by Tracy Rosen, teaching & consulting since 1996, blogging about it here since 2007. All views are my own.
I recently wrote a small blog post on BlogHer about using technology in the classroom. Of the 3 comments it received, 2 of them were from concerned parents. They were concerned with how students are encouraged to type on a computer rather than work on their writing skills.
These comments mirror those made by some parents of my students in the past. For them, using technology in the classroom means using a computer as a word processor to eliminate messy work.
Think about that for a bit.
As educators we debate about whether or not using technology in our classrooms is a must on a philosophical level while some of our parents (and indeed teachers, too, but that is another matter) see it as an add-on to the curriculum. An add-on that could easily be done away with at times.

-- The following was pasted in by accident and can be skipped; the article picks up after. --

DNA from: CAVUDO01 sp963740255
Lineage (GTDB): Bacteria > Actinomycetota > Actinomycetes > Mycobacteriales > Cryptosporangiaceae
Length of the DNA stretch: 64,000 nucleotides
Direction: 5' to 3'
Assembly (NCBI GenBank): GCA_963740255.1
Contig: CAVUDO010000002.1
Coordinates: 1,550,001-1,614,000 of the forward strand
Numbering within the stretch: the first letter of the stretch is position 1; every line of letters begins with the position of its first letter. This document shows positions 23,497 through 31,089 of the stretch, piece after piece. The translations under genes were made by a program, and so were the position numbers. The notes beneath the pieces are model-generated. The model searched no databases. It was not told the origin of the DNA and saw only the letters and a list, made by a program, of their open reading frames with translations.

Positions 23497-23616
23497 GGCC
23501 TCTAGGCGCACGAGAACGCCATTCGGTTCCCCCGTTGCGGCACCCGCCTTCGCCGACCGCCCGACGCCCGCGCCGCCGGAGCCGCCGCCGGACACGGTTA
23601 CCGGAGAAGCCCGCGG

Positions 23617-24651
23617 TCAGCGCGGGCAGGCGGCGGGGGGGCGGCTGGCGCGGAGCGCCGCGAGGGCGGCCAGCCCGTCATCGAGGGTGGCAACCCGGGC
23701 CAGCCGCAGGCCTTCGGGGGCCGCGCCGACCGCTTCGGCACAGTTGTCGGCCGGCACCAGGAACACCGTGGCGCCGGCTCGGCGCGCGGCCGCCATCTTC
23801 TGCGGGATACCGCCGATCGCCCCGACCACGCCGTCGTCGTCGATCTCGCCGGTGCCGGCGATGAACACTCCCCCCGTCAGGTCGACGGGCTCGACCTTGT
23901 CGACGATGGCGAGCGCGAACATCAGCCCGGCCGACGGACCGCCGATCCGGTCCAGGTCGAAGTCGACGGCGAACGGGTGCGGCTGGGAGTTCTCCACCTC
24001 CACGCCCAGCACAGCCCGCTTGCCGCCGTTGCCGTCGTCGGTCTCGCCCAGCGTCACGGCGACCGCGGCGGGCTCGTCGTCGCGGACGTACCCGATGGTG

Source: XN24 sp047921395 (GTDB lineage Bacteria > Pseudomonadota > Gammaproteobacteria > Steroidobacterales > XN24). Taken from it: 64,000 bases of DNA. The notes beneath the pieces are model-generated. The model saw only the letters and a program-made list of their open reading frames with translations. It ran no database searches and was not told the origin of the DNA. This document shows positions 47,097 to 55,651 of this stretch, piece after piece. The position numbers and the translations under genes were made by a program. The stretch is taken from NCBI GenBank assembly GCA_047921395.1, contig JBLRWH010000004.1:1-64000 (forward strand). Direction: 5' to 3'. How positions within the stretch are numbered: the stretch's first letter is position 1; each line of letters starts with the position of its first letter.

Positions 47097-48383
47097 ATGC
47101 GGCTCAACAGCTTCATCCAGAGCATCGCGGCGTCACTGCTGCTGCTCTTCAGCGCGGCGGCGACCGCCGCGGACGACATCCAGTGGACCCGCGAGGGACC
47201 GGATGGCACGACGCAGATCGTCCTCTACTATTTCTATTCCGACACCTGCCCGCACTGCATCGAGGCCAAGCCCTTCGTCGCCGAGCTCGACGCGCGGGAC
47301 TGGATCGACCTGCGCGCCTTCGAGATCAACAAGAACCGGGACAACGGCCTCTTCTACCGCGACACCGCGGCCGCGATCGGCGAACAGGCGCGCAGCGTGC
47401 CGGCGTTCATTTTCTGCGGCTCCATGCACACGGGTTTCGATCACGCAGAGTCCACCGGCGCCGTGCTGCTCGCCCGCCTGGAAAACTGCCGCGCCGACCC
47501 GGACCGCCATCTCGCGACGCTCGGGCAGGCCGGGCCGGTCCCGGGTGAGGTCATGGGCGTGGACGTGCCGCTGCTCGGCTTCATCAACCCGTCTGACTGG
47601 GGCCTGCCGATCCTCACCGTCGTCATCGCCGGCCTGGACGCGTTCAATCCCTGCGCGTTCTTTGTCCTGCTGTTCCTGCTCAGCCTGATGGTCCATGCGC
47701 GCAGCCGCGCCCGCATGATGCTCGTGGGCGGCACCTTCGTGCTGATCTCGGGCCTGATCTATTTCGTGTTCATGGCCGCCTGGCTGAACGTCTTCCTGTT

To be clear, I do not think that to teach without ‘technology’ (I still cringe when I type that word. It means way too many things!) is necessarily a bad thing. Using technology (ugh) is one way of developing collaborative, thoughtful students with critical thinking skills. They are other ways (Yes! I said it!) but when we do use technology in our classrooms, how are we communicating with our students’ parents about why and how we use it to enhance learning in our students?
I wrote a post about it for BlogHer as a way of bridging the gap between the philosophical bubble we have created as educators and those outside of it: